Take the 2-minute tour ×
Stack Overflow is a question and answer site for professional and enthusiast programmers. It's 100% free, no registration required.

I've got a string that I'm trying to split into chunks based on blank lines.

Given a string s, I thought I could do this:

re.split('(?m)^\s*$', s)

This works in some cases:

>>> s = 'foo\nbar\n \nbaz'
>>> re.split('(?m)^\s*$', s)
['foo\nbar\n', '\nbaz']

But it doesn't work if the line is completely empty:

>>> s = 'foo\nbar\n\nbaz'
>>> re.split('(?m)^\s*$', s)
['foo\nbar\n\nbaz']

What am I doing wrong?

[python 2.5; no difference if I compile '^\s*$' with re.MULTILINE and use the compiled expression instead]

share|improve this question
    
Is the \s there because these lines might or might not contain whitespace characters? –  anschauung Jul 29 '09 at 1:24
    
can you show some input and your output examples? –  ghostdog74 Jul 29 '09 at 1:26
1  
Looks like this functions as designed. From docs.python.org/library/re.html : "split will never split a string on an empty pattern match". For a working version, see Glenn Maynard's answer ('\n\s*\n'), but note his warning about handling multiple empty/whitespace lines. You could try building something around re.finditer instead. –  Zac Thompson Apr 18 at 18:20

4 Answers 4

up vote 13 down vote accepted

Try this instead:

re.split('\n\s*\n', s)

The problem is that "$ *^" actually only matches "spaces (if any) that are alone on a line"--not the newlines themselves. This leaves the delimiter empty when there's nothing on the line, which doesn't make sense.

This version also gets rid of the delimiting newlines themselves, which is probably what you want. Otherwise, you'll have the newlines stuck to the beginning and end of each split part.

Treating multiple consecutive blank lines as defining an empty block ("abc\n\n\ndef" -> ["abc", "", "def"]) is trickier...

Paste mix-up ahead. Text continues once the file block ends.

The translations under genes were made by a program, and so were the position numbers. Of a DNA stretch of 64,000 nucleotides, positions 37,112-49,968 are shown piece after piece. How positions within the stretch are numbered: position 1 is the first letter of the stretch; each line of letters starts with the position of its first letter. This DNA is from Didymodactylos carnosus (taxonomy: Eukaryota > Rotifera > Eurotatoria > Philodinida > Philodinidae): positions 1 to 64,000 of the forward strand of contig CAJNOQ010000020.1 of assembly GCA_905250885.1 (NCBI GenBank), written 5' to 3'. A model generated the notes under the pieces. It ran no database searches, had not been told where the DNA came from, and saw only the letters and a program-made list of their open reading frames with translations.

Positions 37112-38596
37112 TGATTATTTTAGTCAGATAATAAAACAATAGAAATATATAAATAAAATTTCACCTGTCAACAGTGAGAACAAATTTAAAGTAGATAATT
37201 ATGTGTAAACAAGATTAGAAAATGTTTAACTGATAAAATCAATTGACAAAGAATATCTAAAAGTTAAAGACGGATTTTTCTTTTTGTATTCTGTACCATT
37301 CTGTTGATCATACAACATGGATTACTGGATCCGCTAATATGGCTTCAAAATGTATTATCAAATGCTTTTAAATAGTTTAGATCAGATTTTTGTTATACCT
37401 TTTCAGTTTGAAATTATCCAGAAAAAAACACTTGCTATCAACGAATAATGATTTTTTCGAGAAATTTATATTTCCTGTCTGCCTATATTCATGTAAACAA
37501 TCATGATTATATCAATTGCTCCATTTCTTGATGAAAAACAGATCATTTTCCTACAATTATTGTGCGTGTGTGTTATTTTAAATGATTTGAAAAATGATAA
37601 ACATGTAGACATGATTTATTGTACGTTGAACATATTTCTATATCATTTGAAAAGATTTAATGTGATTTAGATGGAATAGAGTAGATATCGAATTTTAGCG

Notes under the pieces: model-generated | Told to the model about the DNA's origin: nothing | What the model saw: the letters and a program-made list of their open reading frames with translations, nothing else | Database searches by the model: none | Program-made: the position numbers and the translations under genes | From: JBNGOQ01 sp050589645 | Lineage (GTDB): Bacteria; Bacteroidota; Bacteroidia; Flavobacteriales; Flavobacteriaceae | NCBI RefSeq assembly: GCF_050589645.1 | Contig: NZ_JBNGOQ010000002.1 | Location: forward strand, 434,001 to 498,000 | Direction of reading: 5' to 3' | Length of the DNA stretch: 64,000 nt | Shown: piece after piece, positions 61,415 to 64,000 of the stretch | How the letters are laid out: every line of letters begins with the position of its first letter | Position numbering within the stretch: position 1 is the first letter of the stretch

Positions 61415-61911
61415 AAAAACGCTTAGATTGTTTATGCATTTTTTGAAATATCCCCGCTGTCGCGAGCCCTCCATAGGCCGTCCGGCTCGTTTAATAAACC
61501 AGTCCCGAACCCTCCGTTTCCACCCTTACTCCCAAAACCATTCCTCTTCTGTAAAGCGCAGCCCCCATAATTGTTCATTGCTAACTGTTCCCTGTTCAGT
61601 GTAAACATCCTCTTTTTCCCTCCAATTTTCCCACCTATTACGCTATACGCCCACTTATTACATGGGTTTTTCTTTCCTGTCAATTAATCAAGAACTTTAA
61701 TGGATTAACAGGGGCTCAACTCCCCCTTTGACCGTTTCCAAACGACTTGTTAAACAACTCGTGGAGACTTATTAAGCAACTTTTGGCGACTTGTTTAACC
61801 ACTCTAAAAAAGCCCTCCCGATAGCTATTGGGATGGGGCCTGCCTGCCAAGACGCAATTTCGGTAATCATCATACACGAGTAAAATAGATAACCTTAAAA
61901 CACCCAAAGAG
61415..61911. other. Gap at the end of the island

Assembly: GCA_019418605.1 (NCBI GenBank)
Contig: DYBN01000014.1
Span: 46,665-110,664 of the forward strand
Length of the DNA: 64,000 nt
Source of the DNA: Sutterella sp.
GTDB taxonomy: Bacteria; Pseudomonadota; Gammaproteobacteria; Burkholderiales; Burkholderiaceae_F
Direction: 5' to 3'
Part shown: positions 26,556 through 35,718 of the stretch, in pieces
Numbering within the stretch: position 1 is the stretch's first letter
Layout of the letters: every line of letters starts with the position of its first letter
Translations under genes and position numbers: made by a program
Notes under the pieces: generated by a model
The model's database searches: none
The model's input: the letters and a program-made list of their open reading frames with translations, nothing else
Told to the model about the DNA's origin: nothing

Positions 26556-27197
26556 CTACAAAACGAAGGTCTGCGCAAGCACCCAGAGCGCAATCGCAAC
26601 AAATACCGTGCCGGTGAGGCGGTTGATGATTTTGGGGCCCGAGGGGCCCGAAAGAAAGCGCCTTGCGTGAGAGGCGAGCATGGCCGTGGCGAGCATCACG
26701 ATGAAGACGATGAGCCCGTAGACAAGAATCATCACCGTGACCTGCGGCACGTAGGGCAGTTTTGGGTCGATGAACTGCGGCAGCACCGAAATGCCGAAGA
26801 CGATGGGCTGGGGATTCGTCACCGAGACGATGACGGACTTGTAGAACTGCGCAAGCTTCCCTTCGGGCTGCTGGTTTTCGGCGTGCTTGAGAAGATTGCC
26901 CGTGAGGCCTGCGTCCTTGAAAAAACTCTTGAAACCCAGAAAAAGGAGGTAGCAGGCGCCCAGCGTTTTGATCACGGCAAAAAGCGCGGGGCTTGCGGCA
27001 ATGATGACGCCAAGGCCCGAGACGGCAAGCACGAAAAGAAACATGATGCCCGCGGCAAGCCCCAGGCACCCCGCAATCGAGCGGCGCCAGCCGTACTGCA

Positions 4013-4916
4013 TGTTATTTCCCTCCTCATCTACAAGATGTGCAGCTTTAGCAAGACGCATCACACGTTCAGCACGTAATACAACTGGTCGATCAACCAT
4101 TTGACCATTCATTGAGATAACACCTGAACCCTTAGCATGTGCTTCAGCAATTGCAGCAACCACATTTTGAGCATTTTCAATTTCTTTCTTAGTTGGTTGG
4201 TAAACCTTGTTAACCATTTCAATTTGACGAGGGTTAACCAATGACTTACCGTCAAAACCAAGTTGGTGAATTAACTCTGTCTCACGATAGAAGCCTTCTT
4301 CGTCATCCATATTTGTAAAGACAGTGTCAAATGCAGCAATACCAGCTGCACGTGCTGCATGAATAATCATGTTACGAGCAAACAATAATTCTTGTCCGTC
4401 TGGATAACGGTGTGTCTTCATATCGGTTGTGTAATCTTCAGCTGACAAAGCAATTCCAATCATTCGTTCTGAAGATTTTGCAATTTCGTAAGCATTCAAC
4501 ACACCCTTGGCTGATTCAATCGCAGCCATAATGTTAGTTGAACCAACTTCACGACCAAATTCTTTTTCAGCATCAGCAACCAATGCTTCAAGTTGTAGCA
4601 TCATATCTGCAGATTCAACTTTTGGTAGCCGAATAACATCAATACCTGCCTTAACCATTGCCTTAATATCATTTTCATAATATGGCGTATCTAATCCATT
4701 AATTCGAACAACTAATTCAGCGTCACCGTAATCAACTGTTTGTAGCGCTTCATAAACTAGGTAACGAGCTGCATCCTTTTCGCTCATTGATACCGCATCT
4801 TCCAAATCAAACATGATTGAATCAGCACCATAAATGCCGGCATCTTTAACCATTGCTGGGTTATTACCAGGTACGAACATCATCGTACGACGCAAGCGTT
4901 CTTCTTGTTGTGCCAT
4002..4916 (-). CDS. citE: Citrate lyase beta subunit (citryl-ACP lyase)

share|improve this answer
    
However, it leaves even-numbered empty lines at the beginning of their chunks, which might not be desired. –  eswald Jul 29 '09 at 1:50
    
Try the alternate (added). –  Glenn Maynard Jul 29 '09 at 2:08
    
Funny how your mind can get stuck in a rut.. I needed multiline for some other matching, and so it seemed obvious to use it here. So much for "obvious". I will keep Zac's answer as accepted because he quoted my exact situation from the docs, but your answer is very helpful too! –  John Fouhy Jul 29 '09 at 2:45
1  
I gave an explanation and a solution; he didn't. –  Glenn Maynard Jul 29 '09 at 3:10
    
D'oh! Well, that's what I get for rushing to answer. I actually think that your alternate example here is equivalent to your first; \s includes \n, after all. In other words, I don't think eswald is right. Also this answer will not "deal" with terminating newlines in the string to be split, if that matters. But it's better than my "give up and go home" approach. –  Zac Thompson Jul 29 '09 at 3:23

The re library can split on one or more empty lines ! An empty line is a string that consists of zero or more whitespaces, starts at the start of the line and ends at the end of a line. Special character '$' matches the end of the string or just before the newline at the end of the string, and in MULTILINE mode also matches before a newline (excerpt from docs). That's why we need to add a special character '\s*' for the line break. Everything is possible :-)

>>> import re
>>> text = "foo\n   \n    \n    \nbar\n"
>>> re.split("(?m)^\s*$\s*", text)
['foo\n', 'bar\n']

The same regex works with windows style line breaks.

>>> import re
>>> text = "foo\r\n       \r\n     \r\n   \r\nbar\r\n"
>>> re.split("(?m)^\s*$\s*", text)
['foo\r\n', 'bar\r\n']
share|improve this answer

Is this what you want?

>>> s = 'foo\nbar\n\nbaz'
>>> re.split('\n\s*\n',s)
['foo\nbar', 'baz']

>>> s = 'foo\nbar\n \nbaz'
>>> re.split('\n\s*\n',s)
['foo\nbar', 'baz']

>>> s = 'foo\nbar\n\t\nbaz'
>>> re.split('\n\s*\n',s)
['foo\nbar', 'baz']
share|improve this answer

What you're doing wrong is using regular expressions. What is wrong with ('Some\ntext.').split('\n')?

share|improve this answer
2  
He wants to match blank lines that may have whitespace. Splitting on "\n" will split every line apart. Splittong on "\n\n" (which is probably what you meant) won't work on blank lines with whitespace on them. –  Glenn Maynard Jul 29 '09 at 1:31
    
because that doesn't split the input where he asked for. He wants to separate groups of text by multiple newlines. IE two lines containing text, separated by a single newline are not separated, but if separated by two (or presumably more) newlines, with only whitespace on any blank lines, should be separate. –  SingleNegationElimination Jul 29 '09 at 1:34
    
So don't say "blank" if you don't mean "blank." –  Instance Hunter Jul 29 '09 at 2:02

Your Answer

 
discard

By posting your answer, you agree to the privacy policy and terms of service.

Not the answer you're looking for? Browse other questions tagged or ask your own question.